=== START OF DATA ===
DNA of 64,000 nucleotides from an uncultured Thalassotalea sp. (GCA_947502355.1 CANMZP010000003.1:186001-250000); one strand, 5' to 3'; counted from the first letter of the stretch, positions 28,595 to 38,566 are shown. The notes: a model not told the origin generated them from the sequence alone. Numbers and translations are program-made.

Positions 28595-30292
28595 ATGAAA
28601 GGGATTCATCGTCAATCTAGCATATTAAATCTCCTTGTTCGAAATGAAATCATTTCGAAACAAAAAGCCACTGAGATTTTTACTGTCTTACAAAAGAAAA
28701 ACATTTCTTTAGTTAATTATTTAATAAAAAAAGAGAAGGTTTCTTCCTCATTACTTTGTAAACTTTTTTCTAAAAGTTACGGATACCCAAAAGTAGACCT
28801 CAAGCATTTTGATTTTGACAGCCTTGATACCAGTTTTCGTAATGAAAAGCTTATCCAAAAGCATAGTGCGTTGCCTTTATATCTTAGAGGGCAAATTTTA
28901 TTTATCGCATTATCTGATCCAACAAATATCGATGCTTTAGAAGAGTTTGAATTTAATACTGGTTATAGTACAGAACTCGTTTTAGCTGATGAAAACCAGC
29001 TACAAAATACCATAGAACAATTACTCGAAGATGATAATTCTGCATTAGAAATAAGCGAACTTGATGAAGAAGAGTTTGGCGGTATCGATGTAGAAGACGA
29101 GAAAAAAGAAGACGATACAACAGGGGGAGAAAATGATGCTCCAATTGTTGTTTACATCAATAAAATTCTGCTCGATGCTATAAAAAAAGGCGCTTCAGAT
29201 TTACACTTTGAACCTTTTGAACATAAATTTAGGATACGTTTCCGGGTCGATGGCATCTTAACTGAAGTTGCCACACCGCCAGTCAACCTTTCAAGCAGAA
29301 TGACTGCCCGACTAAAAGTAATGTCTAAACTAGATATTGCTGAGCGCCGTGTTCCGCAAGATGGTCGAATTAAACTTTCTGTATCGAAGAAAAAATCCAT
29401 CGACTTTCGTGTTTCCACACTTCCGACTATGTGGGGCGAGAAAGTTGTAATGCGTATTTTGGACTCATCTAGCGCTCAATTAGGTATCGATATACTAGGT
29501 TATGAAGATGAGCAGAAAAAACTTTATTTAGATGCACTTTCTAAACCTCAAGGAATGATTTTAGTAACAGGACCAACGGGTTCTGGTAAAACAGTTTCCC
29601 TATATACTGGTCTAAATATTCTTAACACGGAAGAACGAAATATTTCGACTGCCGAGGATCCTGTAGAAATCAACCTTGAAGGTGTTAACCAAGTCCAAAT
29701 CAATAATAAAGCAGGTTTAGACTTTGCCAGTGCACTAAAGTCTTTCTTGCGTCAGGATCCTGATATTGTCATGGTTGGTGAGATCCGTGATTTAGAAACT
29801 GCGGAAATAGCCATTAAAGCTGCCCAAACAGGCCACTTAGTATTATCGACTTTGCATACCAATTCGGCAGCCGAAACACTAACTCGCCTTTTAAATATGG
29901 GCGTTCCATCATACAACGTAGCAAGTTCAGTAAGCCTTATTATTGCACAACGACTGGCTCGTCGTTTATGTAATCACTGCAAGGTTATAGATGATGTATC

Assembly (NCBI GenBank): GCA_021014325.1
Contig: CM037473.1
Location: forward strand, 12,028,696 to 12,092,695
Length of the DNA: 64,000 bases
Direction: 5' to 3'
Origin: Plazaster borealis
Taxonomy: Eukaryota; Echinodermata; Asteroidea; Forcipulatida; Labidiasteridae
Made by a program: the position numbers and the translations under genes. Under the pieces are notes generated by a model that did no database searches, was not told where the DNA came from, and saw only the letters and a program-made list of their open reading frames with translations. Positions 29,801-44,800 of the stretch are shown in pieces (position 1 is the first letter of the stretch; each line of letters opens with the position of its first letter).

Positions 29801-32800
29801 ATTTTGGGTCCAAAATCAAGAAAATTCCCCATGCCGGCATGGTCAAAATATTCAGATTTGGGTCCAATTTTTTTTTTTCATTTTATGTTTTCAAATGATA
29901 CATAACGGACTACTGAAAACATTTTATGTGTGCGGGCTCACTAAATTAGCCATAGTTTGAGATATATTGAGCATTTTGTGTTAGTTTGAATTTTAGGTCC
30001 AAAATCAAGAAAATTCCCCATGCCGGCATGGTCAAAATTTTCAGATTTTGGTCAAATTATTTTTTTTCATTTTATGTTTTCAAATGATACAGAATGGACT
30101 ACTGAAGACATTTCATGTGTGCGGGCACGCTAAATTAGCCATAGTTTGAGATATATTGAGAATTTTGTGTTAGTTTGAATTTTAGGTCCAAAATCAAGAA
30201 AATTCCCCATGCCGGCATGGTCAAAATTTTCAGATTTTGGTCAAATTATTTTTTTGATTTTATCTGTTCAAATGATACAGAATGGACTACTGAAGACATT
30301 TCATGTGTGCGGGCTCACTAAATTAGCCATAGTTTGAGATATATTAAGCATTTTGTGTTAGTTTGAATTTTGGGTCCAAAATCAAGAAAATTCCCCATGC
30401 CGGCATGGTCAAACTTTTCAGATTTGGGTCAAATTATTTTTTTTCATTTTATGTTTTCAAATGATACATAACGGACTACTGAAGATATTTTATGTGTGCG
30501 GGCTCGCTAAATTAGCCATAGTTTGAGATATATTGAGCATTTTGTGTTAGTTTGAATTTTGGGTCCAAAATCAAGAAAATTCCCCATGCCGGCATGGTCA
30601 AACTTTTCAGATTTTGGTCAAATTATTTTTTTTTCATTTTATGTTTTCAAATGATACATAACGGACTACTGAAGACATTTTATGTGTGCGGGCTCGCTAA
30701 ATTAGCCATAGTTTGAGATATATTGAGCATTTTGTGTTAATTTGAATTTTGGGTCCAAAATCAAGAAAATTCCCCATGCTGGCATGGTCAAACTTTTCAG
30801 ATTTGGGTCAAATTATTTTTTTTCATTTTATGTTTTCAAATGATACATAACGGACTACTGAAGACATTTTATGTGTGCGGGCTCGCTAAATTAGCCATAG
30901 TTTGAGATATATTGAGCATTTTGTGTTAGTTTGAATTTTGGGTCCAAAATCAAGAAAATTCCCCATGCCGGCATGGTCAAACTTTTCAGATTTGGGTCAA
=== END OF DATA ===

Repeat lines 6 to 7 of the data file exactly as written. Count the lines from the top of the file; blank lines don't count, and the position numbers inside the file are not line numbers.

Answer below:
28801 CAAGCATTTTGATTTTGACAGCCTTGATACCAGTTTTCGTAATGAAAAGCTTATCCAAAAGCATAGTGCGTTGCCTTTATATCTTAGAGGGCAAATTTTA
28901 TTTATCGCATTATCTGATCCAACAAATATCGATGCTTTAGAAGAGTTTGAATTTAATACTGGTTATAGTACAGAACTCGTTTTAGCTGATGAAAACCAGC